At the purchase stage, you will provide your most invested audience members with something they can't find anywhere else. This is the point where you ask your most dedicated subscribers to support your work financially, in return for additional benefits.
The questions driving your content for this phase are tied to what unique value you provide:
- What results can I help others achieve?
- What content can I provide that people can't find anywhere else?
- What would my most invested audience members pay for?
The nature of this content requires a more direct relationship with fewer people. At this point of the funnel, you've drilled down to the percentage of your audience who are the most invested in what you have to offer.
While the creator marketing funnel represents a journey that customers take, it's important to recognize that this journey isn't always linear. Some people may find your long-form work directly and skip the discovery stage, some may subscribe to a paid subscription immediately based on the recommendation of a friend, and others may stay firmly in the access phase as a free subscriber for a long time (or indeed, forever).
This is totally normal.
Successful examples of the creator content marketing funnel
The real way to use the marketing funnel is as a model that allows you to calibrate your marketing, by making sure you're doing some activities at each stage to target people at different parts of the journey. And of course, this is an ongoing and iterative process.
For further inspiration, let's dive deeper into some examples of how creators are leveraging the creator marketing funnel.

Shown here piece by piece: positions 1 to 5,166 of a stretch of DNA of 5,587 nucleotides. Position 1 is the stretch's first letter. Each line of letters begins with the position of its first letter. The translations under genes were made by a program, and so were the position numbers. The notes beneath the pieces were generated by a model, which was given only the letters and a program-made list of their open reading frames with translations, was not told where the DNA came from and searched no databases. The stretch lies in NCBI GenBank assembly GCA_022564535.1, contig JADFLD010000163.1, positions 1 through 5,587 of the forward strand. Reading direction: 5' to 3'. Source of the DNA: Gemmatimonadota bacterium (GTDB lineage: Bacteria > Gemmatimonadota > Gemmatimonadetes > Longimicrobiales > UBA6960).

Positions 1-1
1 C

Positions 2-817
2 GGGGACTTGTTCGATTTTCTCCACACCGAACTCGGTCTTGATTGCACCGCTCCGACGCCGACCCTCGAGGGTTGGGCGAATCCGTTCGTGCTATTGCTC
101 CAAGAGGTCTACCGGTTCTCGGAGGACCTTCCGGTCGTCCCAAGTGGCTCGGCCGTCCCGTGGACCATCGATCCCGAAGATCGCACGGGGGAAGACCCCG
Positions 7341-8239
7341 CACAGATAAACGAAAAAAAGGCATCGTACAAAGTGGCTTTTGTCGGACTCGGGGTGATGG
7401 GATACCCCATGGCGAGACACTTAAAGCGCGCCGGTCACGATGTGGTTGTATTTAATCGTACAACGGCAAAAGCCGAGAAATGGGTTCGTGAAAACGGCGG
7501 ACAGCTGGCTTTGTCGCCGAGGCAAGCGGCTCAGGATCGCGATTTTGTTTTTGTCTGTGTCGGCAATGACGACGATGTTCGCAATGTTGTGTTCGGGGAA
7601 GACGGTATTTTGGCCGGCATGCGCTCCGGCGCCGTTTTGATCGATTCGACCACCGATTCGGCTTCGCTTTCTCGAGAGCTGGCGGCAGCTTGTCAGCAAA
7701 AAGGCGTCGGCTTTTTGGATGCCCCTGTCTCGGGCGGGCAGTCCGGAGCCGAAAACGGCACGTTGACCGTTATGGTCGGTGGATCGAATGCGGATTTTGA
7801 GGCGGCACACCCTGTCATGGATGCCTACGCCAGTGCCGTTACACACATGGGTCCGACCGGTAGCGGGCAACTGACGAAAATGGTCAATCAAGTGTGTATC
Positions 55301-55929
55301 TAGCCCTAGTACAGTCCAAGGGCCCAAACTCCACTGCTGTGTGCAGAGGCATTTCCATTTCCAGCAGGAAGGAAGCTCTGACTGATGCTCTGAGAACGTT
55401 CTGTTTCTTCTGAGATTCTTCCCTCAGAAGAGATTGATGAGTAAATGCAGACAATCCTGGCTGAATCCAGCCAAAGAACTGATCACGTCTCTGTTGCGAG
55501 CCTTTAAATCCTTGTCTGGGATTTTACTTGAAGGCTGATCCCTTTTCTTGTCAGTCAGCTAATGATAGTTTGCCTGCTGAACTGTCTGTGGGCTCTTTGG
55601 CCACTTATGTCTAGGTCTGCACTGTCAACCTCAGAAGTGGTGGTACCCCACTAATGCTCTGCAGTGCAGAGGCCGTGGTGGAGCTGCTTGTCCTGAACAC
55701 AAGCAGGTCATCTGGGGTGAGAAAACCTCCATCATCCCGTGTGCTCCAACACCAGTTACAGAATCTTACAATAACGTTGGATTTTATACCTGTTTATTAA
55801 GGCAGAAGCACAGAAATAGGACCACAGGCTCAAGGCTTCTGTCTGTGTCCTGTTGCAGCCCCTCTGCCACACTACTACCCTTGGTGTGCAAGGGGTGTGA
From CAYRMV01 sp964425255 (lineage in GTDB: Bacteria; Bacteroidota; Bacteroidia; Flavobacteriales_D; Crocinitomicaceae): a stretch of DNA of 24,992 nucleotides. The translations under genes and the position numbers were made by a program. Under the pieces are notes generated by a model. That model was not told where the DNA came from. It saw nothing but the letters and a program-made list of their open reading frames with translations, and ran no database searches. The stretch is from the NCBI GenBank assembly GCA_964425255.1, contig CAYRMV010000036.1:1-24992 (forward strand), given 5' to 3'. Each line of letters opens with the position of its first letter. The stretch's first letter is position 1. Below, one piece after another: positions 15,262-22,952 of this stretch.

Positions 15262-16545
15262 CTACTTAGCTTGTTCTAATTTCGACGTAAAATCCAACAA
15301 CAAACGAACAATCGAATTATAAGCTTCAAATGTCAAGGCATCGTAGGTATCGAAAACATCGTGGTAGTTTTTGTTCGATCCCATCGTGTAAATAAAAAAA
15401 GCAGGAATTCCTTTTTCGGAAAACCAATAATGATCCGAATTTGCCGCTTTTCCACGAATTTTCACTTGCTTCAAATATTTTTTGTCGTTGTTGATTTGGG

Example #1: Josh Spector, newsletter writer
Josh is the author of the popular weekly newsletter For The Interested, a free curated list of ideas to help creators succeed with their work.
Trust: Full episodes of the I Want To Know Podcast
Access: A free newsletter for creative entrepreneurs
Purchase: Paid skill sessions with annual subscriptions
In order to draw people to a free newsletter, Josh began by publishing ideas where people were already reading content. Josh became a top writer on Medium while also growing a Twitter following of over 26k (discovery).
Josh enticed a portion of this growing audience to move from "rented" platforms to an owned one by offering a free weekly newsletter (trust). Then, to monetize this following, Josh offers in-depth skills training on replicating this success (purchase).
Example #2: Ali Abdaal, YouTuber
Ali is one of the most popular productivity YouTubers on the platform and for good reason. Ali consistently publishes high-quality videos on the tactics used to succeed as both a creator and a medical doctor.
Trust: Longer videos about productivity, tech, and studying
Access: The Sunday Snippets free newsletter
Purchase: Paid courses such as the YouTube academy